UX (User Experience) and UI(User Interface) are very important concepts to look into if we are to build an experience that our users would enjoy.
Take into mind that when building a product, the specs of the developer or designers is not what counts rather it’s that of the users that matters, of course, we are not building products for ourselves, we are building for the users.
Let me quickly define these two concepts (UI & UX).
UI (User Interface): This refers to the area of our products that the users directly interface with, it is the visual area the user interacts with when they use our application. So, here we’re talking about the colours, shapes and design our users see.
UX(User Experience): This refers to the overall experience and response our users get whilst using our app, so here is where we talk of user satisfaction with respect to ease of use of the app. Can they easily see the buttons that get tasks done? Are they getting the right response/prompt in our application and what not?

In this article, I’ll be pointing out some key things that come to play when producing a great experience for our users.

  1. Choosing your colours:
    It is important to choose the right kind of colours, most times the colours you choose should resonate the brand you are building for. Take for example Facebook, it makes sense that the predominant colour on their app is blue and white. Keep the colours simple, you don’t need all the colours in the rainbow to make your interface beautiful.
    Another thing to looks out for when choosing your colour is to ensure that your fonts and background do not riot.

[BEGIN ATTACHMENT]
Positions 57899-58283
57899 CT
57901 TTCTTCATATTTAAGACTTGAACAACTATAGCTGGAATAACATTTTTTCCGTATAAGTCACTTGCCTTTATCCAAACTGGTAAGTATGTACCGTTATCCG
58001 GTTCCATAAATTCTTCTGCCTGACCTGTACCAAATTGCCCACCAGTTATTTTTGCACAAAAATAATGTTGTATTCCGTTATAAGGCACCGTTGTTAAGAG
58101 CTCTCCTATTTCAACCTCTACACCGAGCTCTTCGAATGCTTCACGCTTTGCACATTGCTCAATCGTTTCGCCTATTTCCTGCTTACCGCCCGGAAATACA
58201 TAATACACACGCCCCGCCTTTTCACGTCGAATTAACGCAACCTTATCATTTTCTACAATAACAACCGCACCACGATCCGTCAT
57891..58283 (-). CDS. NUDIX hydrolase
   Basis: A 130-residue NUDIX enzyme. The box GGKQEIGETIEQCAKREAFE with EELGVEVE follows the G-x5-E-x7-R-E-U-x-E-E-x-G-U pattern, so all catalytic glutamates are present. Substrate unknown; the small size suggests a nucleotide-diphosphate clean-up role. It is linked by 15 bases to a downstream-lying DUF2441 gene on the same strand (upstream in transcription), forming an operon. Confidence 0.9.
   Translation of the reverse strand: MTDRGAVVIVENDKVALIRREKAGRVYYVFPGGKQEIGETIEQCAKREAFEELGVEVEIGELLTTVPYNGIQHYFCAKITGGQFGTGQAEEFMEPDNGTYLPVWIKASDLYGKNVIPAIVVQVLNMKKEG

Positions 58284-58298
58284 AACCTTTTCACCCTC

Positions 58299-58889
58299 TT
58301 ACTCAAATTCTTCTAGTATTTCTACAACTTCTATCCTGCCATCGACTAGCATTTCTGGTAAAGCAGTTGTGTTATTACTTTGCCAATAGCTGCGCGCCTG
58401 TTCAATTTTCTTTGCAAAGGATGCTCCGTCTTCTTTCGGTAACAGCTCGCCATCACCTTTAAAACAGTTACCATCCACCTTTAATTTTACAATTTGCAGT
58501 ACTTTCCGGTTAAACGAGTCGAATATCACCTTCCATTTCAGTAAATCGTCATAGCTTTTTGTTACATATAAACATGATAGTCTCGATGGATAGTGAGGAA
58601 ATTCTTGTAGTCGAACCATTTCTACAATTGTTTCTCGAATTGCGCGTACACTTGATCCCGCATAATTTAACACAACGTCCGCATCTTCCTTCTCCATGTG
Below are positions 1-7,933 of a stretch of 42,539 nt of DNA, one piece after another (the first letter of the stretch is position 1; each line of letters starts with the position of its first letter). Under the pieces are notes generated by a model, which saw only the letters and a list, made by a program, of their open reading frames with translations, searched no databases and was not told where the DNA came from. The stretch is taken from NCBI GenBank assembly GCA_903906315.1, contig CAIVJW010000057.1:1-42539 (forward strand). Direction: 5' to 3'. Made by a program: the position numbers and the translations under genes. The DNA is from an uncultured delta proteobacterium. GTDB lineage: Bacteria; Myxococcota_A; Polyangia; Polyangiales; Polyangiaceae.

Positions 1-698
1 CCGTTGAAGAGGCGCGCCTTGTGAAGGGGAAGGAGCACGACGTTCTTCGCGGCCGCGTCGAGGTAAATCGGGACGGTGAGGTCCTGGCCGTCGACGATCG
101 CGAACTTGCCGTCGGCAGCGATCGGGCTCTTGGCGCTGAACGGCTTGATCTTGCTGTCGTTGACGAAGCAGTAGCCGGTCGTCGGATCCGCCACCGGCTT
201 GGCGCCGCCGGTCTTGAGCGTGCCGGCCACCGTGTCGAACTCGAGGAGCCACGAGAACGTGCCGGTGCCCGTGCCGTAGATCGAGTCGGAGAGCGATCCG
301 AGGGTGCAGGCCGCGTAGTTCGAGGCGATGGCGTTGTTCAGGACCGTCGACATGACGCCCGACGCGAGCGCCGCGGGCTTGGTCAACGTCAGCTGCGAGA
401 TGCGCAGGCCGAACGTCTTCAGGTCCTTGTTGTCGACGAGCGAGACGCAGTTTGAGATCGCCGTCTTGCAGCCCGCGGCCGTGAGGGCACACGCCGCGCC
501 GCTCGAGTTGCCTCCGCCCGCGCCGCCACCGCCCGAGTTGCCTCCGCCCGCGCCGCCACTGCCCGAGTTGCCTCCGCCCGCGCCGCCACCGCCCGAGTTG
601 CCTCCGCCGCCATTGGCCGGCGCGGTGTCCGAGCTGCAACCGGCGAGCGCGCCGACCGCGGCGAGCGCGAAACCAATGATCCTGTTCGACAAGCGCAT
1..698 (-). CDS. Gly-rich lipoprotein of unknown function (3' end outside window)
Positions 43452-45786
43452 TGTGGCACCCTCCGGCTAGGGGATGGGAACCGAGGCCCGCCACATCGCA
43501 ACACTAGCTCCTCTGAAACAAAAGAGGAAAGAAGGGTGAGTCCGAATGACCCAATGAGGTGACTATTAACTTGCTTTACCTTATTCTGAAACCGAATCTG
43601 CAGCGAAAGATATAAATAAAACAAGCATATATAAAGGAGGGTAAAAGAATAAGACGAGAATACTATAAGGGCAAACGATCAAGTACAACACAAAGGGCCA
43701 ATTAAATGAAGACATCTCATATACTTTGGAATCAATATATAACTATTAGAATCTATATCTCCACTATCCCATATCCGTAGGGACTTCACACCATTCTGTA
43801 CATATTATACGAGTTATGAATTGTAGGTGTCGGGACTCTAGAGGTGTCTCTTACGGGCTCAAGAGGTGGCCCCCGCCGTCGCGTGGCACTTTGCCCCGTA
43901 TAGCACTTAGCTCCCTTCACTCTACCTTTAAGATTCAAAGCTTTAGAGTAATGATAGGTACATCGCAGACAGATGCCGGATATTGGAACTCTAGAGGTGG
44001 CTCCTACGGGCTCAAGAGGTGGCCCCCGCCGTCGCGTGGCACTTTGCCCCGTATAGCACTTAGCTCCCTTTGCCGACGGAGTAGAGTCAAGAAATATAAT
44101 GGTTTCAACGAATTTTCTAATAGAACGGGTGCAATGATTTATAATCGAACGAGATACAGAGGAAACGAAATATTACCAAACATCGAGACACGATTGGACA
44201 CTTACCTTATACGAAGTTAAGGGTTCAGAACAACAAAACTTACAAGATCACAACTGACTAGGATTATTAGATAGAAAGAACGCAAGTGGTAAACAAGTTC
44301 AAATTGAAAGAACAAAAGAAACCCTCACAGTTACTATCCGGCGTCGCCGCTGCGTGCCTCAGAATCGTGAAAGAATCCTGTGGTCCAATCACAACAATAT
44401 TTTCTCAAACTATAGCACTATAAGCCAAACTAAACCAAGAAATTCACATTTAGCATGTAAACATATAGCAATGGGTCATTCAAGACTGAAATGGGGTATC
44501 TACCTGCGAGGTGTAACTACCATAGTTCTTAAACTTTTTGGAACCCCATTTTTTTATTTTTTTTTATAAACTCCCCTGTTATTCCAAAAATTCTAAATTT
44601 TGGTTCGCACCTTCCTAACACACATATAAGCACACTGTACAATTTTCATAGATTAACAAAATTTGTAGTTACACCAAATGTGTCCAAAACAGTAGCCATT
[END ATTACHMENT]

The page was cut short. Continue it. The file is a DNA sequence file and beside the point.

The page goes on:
Consider the image below

B & C are the wrong choices of colours while A & D works just fine.
The take home here is this: If your background is a light colour then the elements on it should be in dark colours and vice-versa.

2. Interactivity
The way I love to see this is that you give the users the feels as though you are engaging them in some sort of conversation whilst they are using your app. I’ll cite some examples below:
When a user hovers over a button it should change colour telling the user if you click me something would happen.
Whilst your app is loading, a loader that tells the user ‘please be patient my boys are bringing the assets from the server’.
A plus icon that shouts click-me to add this product to the cart.

It should also be noted that colours speak. You don’t want to give your action button a red colour, red has a way of telling the human brain to stop, a great colour for an action button would be green or blue. Your delete button can take a red colour, it signifies danger.

Have this as a rule of thumb whilst building your application:
‘For every action, there should be a reaction’.

3. Consistency in design patterns:
When designing, maintain the same feel and colours across all your pages. Don’t give users the feel as though they are visiting another application when they navigate to another page on your app. I have seen an app where the navbar changes when you visit another page, this was not a pleasant experience and should have been avoided.

4. The F-Shaped Pattern:

The image above shows a heat map generated by data collected from an eye-tracking experiment.
The areas marked in red shows the most viewed sections, while the blue shows the least viewed section.
The heat map generated resembles the letter F.
So what does this mean?

It means you should put the most important content at the top left corner.
And you should make good use of divs and paragraphs.

This is why the logo usually goes to the top left corner, this gives room to showcase a brand’s identity. The top right corner is also a well-viewed area hence you could have assets like the search button or login area just sit there.

I hope this Article gets you started on creating a great experience for your users. Below I have provided links to helpful resources to help your research. Thanks for reading.

Links to Further aid your study on this subject:

https://medium.com/hh-design/crash-course-ui-design-25d13ff60962

https://medium.com/@erikdkennedy/color-in-ui-design-a-practical-framework-e18cacd97f9e